US 3787451 A
Description (OCR text may contain errors)
3,787,451 EPOXIDES F ALKOXY-SUBSTITUTED TRI(HYDROXYPHENYL)ALKANES Raymond W. Mah, Walnut Creek, Calif., assignor to The Dow Chemical Company, Midland, Mich. No Drawing. Filed Aug. 19, 1971, Ser. No. 173,257 Int. Cl. C07d 1/18 U.S. Cl. 260-348 R 3 Claims ABSTRACT OF THE DISCLOSURE The invention comprises polyglycidyl ethers of alkoxysubstituted tri(hydroxyphenyl)alkanes, their blends with other epoxy compounds and their cured products. These epoxides are prepared by a process wherein the coupling reaction is carried out under difierent conditions than the subsequent dehydrohalogenation step. The resulting epoxides demonstrate superior and unexpected combinations of high-temperature properties and flex strengths.
BACKGROUND OF THE INVENTION A number of epoxides of non-alkoxy-substituted poly- (hydroxyphenyl)alkanes are known. For instance, di, triand tetra(hydroxyphenyl)alkanes have previously been reacted with compounds such as epichlorohydrin to form the glycidyl ethers thereof. These, then, have been cured to produce resins which were expected to possess widely sought high-temperature properties.
The desirability of producing epoxides from triand tetra(hydroxyphenyl)alkanes is noted in the art due to the availability of starting materials such as leucaurin.
Tris(4-hydroxyphenyl)methane, commonly known as leucaurin, has been prepared by the reduction of aurin with zinc dust and acetic acid. It, or its substituted derivatives, may also be prepared by the condensation of phenols with aromatic ketones or aldehydes. For instance, tri(4- hydroxyphenyl)ethane is prepared by the condensation of phenol and 4-hydroxyacetophenone (see U.S. Pat. 3,579,542). One can prepare derivatives having substituents on the phenol-derived phenyl rings by choosing the proper phenol reactant. See, for instance, copending application Ser. No. 173,259, entitled Leucaurin Epoxides, filed concurrently herewith.
Dearborn et a1. (LED. 45, No. 12) produced epoxides from bi-, triand tetra-phenols by a process wherein the phenol, epichlorohydrin (epi) and caustic was mixed and heated, thereby coupling and dehydrohalogenating in a single operation. It has been determined that leucaurin epoxide prepared according to their method had an epoxy functionality of about 2 and relatively poor high-temperature performance (see above co-pending application). Also see U.S. Pat. 2,857,362 and 2,863,852 (Dearborn et al.), which pertain to the above-reported research.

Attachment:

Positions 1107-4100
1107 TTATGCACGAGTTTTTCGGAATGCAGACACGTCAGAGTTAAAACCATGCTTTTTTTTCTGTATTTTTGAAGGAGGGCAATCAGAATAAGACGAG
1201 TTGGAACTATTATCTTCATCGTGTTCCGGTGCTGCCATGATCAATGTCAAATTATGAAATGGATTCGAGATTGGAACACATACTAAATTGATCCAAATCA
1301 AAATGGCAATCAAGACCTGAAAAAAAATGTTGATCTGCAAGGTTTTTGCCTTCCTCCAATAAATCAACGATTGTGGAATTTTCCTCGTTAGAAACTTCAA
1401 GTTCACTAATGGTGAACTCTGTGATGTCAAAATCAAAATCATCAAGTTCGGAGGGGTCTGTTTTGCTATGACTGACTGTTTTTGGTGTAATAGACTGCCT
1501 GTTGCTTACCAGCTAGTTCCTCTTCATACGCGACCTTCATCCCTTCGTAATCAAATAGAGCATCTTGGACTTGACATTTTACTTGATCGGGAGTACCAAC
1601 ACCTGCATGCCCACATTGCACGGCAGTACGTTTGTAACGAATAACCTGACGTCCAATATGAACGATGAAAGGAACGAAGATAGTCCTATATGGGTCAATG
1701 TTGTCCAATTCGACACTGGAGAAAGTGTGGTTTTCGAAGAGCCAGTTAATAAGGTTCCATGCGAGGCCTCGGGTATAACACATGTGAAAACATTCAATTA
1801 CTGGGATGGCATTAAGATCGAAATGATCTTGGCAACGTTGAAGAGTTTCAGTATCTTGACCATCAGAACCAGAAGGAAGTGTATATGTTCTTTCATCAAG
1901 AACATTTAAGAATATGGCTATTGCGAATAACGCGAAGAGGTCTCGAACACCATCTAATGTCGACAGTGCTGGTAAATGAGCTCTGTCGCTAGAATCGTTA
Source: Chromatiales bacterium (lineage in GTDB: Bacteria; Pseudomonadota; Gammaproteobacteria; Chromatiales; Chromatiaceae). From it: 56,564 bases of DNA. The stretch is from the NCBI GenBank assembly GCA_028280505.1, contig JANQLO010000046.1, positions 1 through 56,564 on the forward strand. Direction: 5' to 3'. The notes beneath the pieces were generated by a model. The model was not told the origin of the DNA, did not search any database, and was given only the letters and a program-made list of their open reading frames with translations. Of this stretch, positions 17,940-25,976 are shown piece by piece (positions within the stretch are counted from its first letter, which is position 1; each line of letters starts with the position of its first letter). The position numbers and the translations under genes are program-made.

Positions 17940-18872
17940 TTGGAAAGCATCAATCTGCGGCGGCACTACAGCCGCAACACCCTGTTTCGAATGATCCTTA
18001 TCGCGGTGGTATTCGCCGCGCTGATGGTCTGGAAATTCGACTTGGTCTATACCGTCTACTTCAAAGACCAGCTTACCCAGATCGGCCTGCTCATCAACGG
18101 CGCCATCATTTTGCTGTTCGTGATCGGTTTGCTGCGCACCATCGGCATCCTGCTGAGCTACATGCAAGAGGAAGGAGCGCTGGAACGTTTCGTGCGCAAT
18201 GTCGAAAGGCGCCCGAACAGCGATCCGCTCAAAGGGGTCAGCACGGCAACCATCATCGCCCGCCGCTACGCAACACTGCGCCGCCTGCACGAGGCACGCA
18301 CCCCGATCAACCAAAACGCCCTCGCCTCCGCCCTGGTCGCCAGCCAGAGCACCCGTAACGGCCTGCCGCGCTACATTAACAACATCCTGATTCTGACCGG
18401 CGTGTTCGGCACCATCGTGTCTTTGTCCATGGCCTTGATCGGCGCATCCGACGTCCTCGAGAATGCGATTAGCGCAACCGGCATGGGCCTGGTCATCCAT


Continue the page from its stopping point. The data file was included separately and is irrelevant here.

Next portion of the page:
U.S. Pat. 2,965,611 (Schwarzer) teaches the epoxidation of triand tetra(hydroxyphenyl)alkanes wherein not more than two epoxyalkoxyphenyl groups are on an alkylene carbon. Schwarzers epoxidation method was similar to Dearborns, except that the phenol-epi mixture was heated to reflux prior to the addition of aqueous caustic. However, he prepared an epoxide only from a tetrakiscompound.
British Pat. 875,811 (Neumann) prepared the trisepoxy compound disclosed in Schwarzer by a method sim- United States Patent O 3,787,451 Patented Jan. 22, 1974 ilar to Schwarzer except that solid caustic was used in the place of aqueous caustic.
Various methoxy-substituted leucaurin-type materials have been reported. For instance, tris(4-hydroXy-3-methoxyphenyl)methane has been prepared by the condensation of vanillin and guaiacol. Other methoxy position isomers and ethoxy analogs are described by M. Dominikiewicz (CA. 34, 747), French Pat. 818,594, Swiss Pat. 201,182 and U.S. Pat. 2,116,827. However, no polyglycidyl ether derivatives of these compounds have been found in the art.
SUMMARY OF THE INVENTION The present invention provides polyglycidyl ethers of alkoxy-substituted tri(hydroxyphenyl)alkanes in near theoretical yield and conversion, an efiicient method of preparing same, their blends with other epoxy compounds and their cured products singularly or in combination with other epoxides.
The epoxides of this invention correspond to the formula wherein Q is H or an alkyl of up to about 10 carbon atoms; each R is independently an alkyl or alkoxy of up to about 12 carbon atoms, phenyl or a cycloalkyl group of from 3 to about 6 carbon atoms; each R is independently an alkyl group of up to 3 carbon atoms; each Y is independently H or CH Z is H or X is Cl, Br or N0 each m is independently 0 or 1; each p is independently 0 to 2; p is 1 or 2; and n is 0 to 6.
The epoxides of the instant invention are prepared by a process as follows:
(1) A tri-phenolic compound, corresponding to the above formula (when the epoxypropoxy and (OZ), groups are replaced by (OH) where nm is l or 2, on the phenol-derived phenyls, and OH on the aldehydeor ketone-derived phenyl), is combined in a suitable vessel with at least about 5 moles per hydroxyl equivalent, preferably about 10 moles per equivalent, of an epihalohydrin. The reaction is carried out in the presence of a coupling catalyst, such as benzyltrimethylammonium chloride, the reactants being heated to a temperature of from about 60 to C., preferably reflux, for at least about 30 min., preferably about one hour.